G&G Farewell

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Hello all,

It is with heavy hearts that we announce today that Gospel & Gaming is shutting down.  Due to recent changes within our organization, and after much prayer and discussion amongst the team, we feel that God is closing the door on this ministry and calling us elsewhere.

Despite the fact that Gospel & Gaming is coming to an end, we are amazed by all that God has done through us over the last four and a half years.  Since the ministry launched in the fall of 2013, eight people that we have interacted with as a ministry have come to know Jesus as their savior.  We have had hundreds of gospel conversations with people from all walks of life: young and old, single and married, those with children and those without.  We’ve made friends with people in the U.S., Canada, China, and many other countries.  We’ve started conversations with folks online about a wide range of moral, religious, and philosophical issues.  We’ve posted hundreds of pieces of content (articles, videos, interviews, podcast episodes, etc.) that have been seen by people across the globe.  We’ve given sermons, led Bible studies, and shared gamer culture with churches both in St. Louis and elsewhere in the United States.  And all of this was done by a team made up of four people (and it started with just one)!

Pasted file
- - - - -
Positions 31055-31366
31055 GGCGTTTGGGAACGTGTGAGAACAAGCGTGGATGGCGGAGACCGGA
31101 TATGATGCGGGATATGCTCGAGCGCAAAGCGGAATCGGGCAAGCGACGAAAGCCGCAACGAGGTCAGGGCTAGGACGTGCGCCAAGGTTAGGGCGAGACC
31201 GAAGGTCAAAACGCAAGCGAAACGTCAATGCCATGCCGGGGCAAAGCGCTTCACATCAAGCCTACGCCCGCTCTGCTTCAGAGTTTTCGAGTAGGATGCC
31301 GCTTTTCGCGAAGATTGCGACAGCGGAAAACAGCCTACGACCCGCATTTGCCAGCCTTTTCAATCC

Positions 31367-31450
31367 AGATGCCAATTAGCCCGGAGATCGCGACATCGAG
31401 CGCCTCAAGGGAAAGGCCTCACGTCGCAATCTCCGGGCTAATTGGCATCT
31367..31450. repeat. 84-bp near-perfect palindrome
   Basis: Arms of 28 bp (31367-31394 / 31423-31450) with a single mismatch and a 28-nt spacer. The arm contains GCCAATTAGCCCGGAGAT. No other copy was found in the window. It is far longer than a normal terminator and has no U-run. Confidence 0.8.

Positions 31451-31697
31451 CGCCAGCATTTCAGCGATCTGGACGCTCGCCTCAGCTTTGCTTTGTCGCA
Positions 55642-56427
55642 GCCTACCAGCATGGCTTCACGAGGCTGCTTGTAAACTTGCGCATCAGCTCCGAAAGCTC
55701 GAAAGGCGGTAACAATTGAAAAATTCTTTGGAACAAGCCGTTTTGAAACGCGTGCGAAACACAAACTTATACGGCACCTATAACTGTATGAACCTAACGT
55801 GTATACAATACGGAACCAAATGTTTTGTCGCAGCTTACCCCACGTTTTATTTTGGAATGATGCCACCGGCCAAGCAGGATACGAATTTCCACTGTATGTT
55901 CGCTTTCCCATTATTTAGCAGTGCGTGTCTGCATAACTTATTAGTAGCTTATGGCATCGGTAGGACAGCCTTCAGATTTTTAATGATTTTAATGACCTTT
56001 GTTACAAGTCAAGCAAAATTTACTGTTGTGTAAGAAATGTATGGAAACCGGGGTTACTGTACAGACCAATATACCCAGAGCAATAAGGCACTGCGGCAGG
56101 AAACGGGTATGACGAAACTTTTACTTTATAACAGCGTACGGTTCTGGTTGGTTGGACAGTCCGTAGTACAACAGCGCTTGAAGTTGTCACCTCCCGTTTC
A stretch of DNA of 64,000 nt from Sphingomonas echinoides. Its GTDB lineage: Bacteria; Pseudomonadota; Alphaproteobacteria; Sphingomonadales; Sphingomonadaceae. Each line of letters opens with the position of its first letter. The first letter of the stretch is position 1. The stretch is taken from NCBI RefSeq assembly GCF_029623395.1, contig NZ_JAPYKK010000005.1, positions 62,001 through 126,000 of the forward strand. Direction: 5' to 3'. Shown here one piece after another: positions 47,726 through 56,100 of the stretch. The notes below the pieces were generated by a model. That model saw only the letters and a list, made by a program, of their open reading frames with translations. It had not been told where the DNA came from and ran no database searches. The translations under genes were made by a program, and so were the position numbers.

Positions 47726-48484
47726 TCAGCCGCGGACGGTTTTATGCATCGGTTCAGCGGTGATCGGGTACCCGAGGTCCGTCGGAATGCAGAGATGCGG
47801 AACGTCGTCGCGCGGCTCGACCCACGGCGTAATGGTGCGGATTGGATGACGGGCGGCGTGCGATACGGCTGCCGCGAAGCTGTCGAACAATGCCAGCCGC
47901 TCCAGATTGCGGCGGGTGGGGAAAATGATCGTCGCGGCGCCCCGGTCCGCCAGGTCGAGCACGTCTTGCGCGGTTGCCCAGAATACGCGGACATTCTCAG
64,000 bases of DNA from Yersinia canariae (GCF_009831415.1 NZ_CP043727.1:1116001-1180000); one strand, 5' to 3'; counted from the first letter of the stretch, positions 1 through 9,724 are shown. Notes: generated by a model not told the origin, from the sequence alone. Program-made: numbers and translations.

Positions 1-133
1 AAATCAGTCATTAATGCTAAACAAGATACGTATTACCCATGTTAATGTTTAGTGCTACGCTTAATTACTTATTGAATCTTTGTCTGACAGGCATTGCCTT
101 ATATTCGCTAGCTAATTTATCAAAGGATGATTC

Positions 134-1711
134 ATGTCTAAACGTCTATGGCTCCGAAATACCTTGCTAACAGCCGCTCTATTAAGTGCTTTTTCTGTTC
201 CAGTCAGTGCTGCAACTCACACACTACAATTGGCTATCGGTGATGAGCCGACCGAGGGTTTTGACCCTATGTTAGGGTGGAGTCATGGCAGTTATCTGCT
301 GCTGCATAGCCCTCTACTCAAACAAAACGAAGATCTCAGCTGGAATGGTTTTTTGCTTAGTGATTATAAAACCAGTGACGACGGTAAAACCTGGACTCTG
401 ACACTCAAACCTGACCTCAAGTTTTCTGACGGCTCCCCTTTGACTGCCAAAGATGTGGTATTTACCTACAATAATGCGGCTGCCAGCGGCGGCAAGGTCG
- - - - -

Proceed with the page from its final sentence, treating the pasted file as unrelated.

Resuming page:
In light of all this, all of us here are confident that God is at work in the lives of gamers globally, and that relational evangelism through gaming is a fruitful means of ministry.  Still, we believe that God is bringing this particular ministry, Gospel & Gaming, to a close.


Ben and Shelby Kieffer will continue to serve the gamers at Lake Saint Charles Retirement Community.  They will also continue to fundraise through Global Service Network; click here to learn more about their work at LSC, and to donate.

Michael Mendis will continue to write about gamers, gaming culture, and faith on his personal website, The Heartland Gamer (www.theheartlandgamer.com).   Michael can be reached by email at michaelcmendis@gmail.com

Jacob Toman will continue his work and involvement in St. Louis with his wife Amy, and children Alethea, Ezra, and Rahab. Jacob can be reached at toman.jp@gmail.com


If you’re interested in learning more about what God is doing in gaming, check out some of these other organizations, ministries, and communities that are serving gamers:

Saving the Game

Innroads Ministries

Nerd Chapel

Gaming and God

Geek Preacher

Christ and Pop Culture


Theology Gaming

Geeks Under Grace

The Reformed Gamers

First Impressions: Okami HD

By Michael Mendis